The Ducks on the other hand, in the personnel equivalent of throwing your hands in the air and yelling “ah screw it nothing matters anyways”, have inserted #Elite1C Derek Grant into the PP1, because sure. Losing Nick Ritchie for 6-10 weeks, to the same injury that Manson just returned from, is sure to help make things interesting as he was one of the team’s best options in front of the net with the man advantage. In a game that is as likely to end 0-0 as it is 6-5, either team getting a special teams’ goal could be a major factor.
2. Discipline – There is an episode of The Boondocks where Granddad fights Stinkmeaner over a parking lot dispute only to lose a fight to the blind man. Huey, misunderstanding what happens, attributes Stinkmeaner’s one hit KO to him actually being a highly trained ninja-like warrior and forces Granddad to train hard for the rematch. Ultimately, it’s revealed that Stinkmeaner’s vicious skill and precision was actually just a lucky punch and that Stinkmeaner is in fact a helpless old man with a bad temper. All of this is to say, crazy things happen and both teams would do well to keep their emotions, and sticks, under control. While both powerplays are largely toothless, there is no need for either side to give up free chances for the other to get lucky.
Players to Watch
As the decade comes to an end, what better way to signify its closing and its history than a matchup between two teams who were both lead by top 10 centers for the majority, if not the totality, of that decade? Ryan Getzlaf and Anze Kopitar are both on the wrong side of 30 these days, and neither is the two-way force they were at their peak. But even if all the prestige is gone from this matchup, these are still professional athletes with pride and dignity (well, maybe not Brown but everyone else to be sure). Nobody enjoys losing, and while both teams are likely to do a lot more of it as the year progresses, getting a good win over your crosstown rival is a nice way to keep spirits up as the season enters its more tedious winter months.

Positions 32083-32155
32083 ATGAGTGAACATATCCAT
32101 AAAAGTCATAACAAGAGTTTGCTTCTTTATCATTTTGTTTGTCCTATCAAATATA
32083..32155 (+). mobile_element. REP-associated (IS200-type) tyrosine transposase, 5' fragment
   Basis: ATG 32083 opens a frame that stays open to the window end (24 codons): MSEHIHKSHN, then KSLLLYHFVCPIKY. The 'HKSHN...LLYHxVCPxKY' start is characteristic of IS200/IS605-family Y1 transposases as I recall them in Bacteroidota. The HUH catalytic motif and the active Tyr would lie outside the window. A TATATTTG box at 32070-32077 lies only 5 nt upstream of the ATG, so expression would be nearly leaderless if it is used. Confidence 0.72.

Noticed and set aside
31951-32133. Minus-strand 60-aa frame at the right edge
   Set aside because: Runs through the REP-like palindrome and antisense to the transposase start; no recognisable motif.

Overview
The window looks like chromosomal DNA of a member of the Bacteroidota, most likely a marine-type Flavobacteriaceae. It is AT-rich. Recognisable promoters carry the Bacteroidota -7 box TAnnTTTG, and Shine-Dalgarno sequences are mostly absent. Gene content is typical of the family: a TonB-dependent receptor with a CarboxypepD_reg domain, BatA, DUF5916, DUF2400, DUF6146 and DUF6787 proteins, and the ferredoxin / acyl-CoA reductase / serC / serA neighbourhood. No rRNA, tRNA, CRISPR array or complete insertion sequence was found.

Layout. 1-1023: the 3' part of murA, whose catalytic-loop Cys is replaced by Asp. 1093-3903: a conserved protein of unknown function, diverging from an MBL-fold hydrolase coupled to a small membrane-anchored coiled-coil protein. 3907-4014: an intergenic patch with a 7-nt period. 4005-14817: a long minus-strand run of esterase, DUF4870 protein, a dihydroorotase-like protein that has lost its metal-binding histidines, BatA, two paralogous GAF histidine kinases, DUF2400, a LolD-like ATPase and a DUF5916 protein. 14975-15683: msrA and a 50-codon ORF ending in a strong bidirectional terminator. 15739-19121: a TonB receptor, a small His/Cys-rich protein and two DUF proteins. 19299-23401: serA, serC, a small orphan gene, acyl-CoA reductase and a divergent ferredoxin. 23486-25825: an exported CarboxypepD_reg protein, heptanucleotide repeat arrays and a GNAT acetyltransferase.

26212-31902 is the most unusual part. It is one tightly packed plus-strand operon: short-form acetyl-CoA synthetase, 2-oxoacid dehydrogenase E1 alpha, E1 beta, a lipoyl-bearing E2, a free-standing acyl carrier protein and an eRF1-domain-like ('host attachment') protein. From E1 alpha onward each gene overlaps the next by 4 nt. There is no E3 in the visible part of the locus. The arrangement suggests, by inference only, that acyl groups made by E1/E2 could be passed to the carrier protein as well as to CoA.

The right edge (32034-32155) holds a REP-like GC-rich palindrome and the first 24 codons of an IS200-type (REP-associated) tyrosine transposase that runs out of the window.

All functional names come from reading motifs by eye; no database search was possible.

Getzlaf is first on the Ducks in points (25), assists (15), and game winning goals (5), while also being tied for first in power play goals (2), and second in goals (10). The 34-year-old captain has had to change his style of play and finally start shooting more; on pace for 26 goals this season. A number that would be the second highest total of his career. His 15 assists show he hasn’t lost the elite-level playmaking that made him one of the most dominant centers in the league for the better part of a decade, but with the absence of Corey Perry and Ryan Kesler, and Rickard Rakell still finding his stride this season, Getzlaf has been forced to be more aggressive with his shooting this season.
Anze Kopitar is probably past the point of being a yearly finalist for the Selke, but at age 32 the Slovenian superstar is still more than capable of effecting the game. First on the Kings in goals (11), assists (18), and points (29), and tied for first in power play goals (4) with Doughty, the LA captain still has a few good years left in him. Much like his Canadian counterpart to the south, Kopitar is being asked to try and keep the Kings competitive on a night to night basis as the franchise begins to transition to the next era of Kings hockey and a new core. While Dustin Brown managing to hit double digit points is a cute story, with fellow veterans like Quick and Jeff Carter clearly no longer the impact players they once were, Kopitar is doing more than his fair share of heavy lifting most nights to try and help keep the Kings from drowning.
In a few years this matchup should be highlighted by fellow USNDT products and good friends Trevor Zegras and Alex Turcotte, but we aren’t there yet. For now, we will have to all to find a way to enjoy the final gasps of a once great rivalry as defined by two of the best players in the league. Hopefully that’s not as difficult as explaining how to use a water bottle to Dustin Brown.